Can-do Summer Arrangement
Forget about that fancy vase. Showcase fiery blooms in recycled tin cans for a look that's festive and fun.
Simple but stunning, these arrangements let you bring summer's warmth inside. We paired brilliant blooms with bright vegetable cans to showcase the season's bounty. Whether you pick stems from your garden or buy them from a farmers market, these cheerful bouquets will brighten any setting.
Using a colorful can is a great way to give an arrangement a rustic look. Choose cans in vibrant hues, and pair them with blooms in complementary colors. For a different approach, spray-paint an old coffee can in a fun, dynamic shade. Just be sure to avoid getting cut by any sharp edges on the can.
Here we chose salsa and tomato cans to mirror the warm palette of the black-eyed Susans, zinnias, sunflowers, and other blooms. For added effect, we slipped some cascading cherry tomatoes into the mix.
The beauty of this project lies not only in the appealing finished product but also in the ease of creating it. The materials you need--a tin can, chicken wire, wire cutters, and flowers--aren't hard to find. In no time, you can fashion a masterpiece. Whether you go big and brilliant or small and simple, these easy arrangements also make perfect last-minute gifts. Make one yourself, and bask in the glow of summer's lively harvest all season long.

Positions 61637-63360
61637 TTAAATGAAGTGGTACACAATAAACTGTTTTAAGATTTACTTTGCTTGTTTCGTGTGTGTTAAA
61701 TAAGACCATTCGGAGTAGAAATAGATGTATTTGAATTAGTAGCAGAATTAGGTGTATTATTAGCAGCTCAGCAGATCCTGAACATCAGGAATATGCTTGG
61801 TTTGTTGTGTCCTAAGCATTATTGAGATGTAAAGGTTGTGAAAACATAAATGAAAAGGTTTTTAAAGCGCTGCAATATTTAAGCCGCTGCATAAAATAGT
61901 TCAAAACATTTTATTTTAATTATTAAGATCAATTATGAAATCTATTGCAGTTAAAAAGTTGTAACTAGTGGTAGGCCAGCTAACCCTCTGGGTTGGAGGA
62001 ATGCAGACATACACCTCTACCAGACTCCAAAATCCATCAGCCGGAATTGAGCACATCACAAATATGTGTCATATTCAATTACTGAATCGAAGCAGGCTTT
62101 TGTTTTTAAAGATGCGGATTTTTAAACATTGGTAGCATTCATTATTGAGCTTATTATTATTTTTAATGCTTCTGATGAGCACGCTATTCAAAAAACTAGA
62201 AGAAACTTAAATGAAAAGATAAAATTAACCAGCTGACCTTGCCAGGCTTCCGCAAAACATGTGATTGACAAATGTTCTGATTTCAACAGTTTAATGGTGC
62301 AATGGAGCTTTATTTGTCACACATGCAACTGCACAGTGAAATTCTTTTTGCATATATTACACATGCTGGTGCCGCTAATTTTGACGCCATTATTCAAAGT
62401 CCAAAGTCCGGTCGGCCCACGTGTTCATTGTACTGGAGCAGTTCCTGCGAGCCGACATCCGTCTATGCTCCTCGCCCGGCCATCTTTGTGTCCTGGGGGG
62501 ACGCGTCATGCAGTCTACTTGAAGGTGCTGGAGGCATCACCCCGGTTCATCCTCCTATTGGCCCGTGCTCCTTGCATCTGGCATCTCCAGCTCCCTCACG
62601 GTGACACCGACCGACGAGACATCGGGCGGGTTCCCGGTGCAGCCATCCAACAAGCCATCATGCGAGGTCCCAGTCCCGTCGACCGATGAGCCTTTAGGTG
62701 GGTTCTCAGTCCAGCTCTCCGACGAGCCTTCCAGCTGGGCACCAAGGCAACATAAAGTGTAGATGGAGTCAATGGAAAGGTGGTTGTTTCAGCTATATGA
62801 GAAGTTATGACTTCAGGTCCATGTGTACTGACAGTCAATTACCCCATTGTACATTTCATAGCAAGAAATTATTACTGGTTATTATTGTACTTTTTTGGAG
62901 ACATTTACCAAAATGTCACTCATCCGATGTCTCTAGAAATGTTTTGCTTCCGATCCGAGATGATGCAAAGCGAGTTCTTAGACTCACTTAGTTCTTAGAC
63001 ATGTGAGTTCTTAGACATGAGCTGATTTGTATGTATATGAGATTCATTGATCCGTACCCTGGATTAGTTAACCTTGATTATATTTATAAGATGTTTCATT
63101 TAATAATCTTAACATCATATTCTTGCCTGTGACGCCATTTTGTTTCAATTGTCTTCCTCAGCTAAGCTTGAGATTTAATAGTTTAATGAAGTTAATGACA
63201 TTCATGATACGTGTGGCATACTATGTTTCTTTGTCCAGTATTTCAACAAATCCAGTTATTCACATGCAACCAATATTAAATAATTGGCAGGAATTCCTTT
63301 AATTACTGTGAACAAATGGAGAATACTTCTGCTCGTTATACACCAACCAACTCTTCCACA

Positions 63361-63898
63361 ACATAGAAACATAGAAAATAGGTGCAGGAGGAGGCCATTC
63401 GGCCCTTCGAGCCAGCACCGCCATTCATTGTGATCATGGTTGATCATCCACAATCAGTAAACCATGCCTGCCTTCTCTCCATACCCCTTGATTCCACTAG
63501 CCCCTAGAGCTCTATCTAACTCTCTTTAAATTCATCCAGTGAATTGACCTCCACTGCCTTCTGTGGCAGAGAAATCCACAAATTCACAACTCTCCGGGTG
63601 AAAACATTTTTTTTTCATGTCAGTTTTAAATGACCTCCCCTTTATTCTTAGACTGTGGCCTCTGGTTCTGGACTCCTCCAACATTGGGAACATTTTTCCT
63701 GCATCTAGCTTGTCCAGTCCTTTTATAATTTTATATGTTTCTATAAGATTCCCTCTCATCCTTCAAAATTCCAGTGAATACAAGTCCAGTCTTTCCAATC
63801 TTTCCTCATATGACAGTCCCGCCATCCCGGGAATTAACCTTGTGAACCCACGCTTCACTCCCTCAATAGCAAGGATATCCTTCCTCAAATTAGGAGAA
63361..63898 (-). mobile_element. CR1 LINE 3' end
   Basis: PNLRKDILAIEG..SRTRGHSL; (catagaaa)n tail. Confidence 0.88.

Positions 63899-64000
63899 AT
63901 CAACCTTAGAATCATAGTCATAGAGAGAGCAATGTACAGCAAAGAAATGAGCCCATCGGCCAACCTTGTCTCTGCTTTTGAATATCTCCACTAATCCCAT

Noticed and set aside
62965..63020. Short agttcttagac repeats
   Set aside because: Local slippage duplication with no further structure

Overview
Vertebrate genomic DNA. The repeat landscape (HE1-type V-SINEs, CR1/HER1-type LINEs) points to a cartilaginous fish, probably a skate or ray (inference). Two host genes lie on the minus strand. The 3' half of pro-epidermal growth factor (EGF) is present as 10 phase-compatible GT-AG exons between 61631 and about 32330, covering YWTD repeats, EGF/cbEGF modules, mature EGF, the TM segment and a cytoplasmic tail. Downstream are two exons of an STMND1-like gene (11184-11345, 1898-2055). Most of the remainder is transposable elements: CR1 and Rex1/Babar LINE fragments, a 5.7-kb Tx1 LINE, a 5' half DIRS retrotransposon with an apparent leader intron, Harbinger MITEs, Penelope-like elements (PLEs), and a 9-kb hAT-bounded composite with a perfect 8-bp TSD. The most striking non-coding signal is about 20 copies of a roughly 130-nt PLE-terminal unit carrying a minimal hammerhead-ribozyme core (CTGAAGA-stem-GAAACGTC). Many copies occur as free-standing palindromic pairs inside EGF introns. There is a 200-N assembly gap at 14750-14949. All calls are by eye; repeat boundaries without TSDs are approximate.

Make It Last
Follow these pointers to keep your petals perky.
- Avoid using rusty cans, as they will reduce the longevity of the flowers.
- Place stems in warm water, up to the necks of blooms, after cutting.
- Remove all foliage below the waterline.
- Add floral preservative to keep blooms fresh. Tip: If you don't have any, add 1 tablespoon of lemon-lime soda to a quart of water.
Change water often, and recut the stems underwater each time
Striking Stems Summer's bounty is endless. Here are some great flowers you can include in your next arrangement. Look for them in your yard, or buy them at the grocery store.
- Black-eyed Susans
- Butterfly Bushes
- Ginger lilies
- Mexican Sunflowers (Tithonia rotundifolia)
- Red-hot Pokers (Helianthus sp.)
- Summer Phlox